The controversial Powering Forward advertising campaign that spruiked the government's energy policies has been slammed by the Auditor General, who found there was no evidence some of the claims made in the ads were accurate.
The government also continued to spend money on further phases of the campaign, despite receiving evidence previous phases hadn't had an impact on changing people's energy use, or encouraging them to get a better deal.
Starting in September 2017 and running until April this year, the $33 million campaign was intended to help Australians get better deals on electricity, but has been criticised for having a message too close to that of the Liberal party.
While the audit report found its message was non-political and relevant to the government's policies, it found briefings to the secretary didn't include document verification of the statements made in the campaign.
The report said the secretary of the department of Environment and Energy had signed off on the campaign statements, without receiving documented advice verifying the statements were accurate. Departmental officials say this verification was given verbally, but it wasn't documented.
A radio advertisement that ran from August to October 2018 said "we've secured agreements with retailers to give you a better deal ... with savings of hundreds of dollars per year," but when the audit office asked for evidence of this statement, the department referenced events that happened after the advertisement had been on air, including a meeting between ministers and energy retailers on November 7, 2018.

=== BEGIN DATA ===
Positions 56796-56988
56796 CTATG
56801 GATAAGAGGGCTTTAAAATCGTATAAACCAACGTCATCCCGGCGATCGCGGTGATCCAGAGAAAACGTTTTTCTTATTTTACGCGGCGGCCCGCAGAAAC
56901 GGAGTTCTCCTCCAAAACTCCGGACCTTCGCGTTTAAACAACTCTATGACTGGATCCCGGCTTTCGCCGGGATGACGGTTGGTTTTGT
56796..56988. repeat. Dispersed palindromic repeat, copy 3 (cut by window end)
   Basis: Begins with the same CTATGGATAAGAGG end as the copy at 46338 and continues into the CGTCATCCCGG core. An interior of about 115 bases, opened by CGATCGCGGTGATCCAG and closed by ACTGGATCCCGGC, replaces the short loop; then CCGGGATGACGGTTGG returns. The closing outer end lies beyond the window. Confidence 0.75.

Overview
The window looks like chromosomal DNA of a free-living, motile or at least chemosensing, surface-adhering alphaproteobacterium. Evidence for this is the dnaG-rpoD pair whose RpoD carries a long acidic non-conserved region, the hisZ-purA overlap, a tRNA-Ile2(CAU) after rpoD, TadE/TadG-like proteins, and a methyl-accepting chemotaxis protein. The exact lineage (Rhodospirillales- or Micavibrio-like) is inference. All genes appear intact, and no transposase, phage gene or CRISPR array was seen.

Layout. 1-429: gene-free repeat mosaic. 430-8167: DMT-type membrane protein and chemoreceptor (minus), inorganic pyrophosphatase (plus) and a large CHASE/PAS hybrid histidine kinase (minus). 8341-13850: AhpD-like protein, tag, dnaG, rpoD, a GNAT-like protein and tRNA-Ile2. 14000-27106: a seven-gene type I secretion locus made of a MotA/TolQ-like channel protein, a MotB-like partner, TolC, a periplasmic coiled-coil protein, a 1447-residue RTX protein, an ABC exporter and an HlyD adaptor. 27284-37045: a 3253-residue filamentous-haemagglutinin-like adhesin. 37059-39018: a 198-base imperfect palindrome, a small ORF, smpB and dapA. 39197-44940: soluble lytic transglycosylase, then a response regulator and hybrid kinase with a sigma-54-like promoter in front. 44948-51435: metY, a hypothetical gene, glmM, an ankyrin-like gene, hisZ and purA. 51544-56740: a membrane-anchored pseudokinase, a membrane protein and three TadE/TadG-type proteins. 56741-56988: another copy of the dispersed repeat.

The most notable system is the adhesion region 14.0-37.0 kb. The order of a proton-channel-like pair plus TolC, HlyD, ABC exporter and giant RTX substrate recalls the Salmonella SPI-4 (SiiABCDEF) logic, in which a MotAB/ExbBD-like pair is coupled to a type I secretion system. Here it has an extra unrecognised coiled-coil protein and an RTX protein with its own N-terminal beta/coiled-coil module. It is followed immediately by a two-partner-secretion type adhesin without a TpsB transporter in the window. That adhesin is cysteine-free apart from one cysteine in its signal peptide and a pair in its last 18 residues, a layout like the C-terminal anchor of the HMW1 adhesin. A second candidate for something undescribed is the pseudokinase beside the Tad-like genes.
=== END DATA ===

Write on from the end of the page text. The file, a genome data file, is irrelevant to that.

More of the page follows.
While the audit office found the advertising itself didn't contain an overt political argument, a ministerial media release published in December 2018, the start of the fourth phase of the campaign did.
Auditor-General Grant Hehir found four examples where language in a ministerial media statement that included attacks on the opposition bore resemblance to the statements made in the government advertising campaign. The report recommended all media releases associated with launching a campaign be subject to to the same approval and certification process of the campaign itself.
The government continued with the campaign even though an evaluation report in September 2018 found the impact of the campaign, which had started more than a year earlier, was "yet to be seen".
A further evaluation in October 2018 found the campaign's first three phases "had no clear impact from the benchmark".
"Overall, the campaign did not impact the likelihood of contacting energy providers, especially for those aged 55 years or more with limited internet use; and did not have a clear impact on energy related behaviour."
The Environment Department didn't use some of the less favourable information when advising the government to continue with phase four of the campaign, worth $4 million. Instead it said the key messages would continue to achieve positive results and there was a "solid behavioural response to the campaign's call to action".
The fourth phase involved advertising over December 2018, and an evaluation of its effectiveness found "awareness actually fell amongst households".
Despite this advice, the government continued with a fifth phase of the campaign, in March 2019, just two months before the federal election.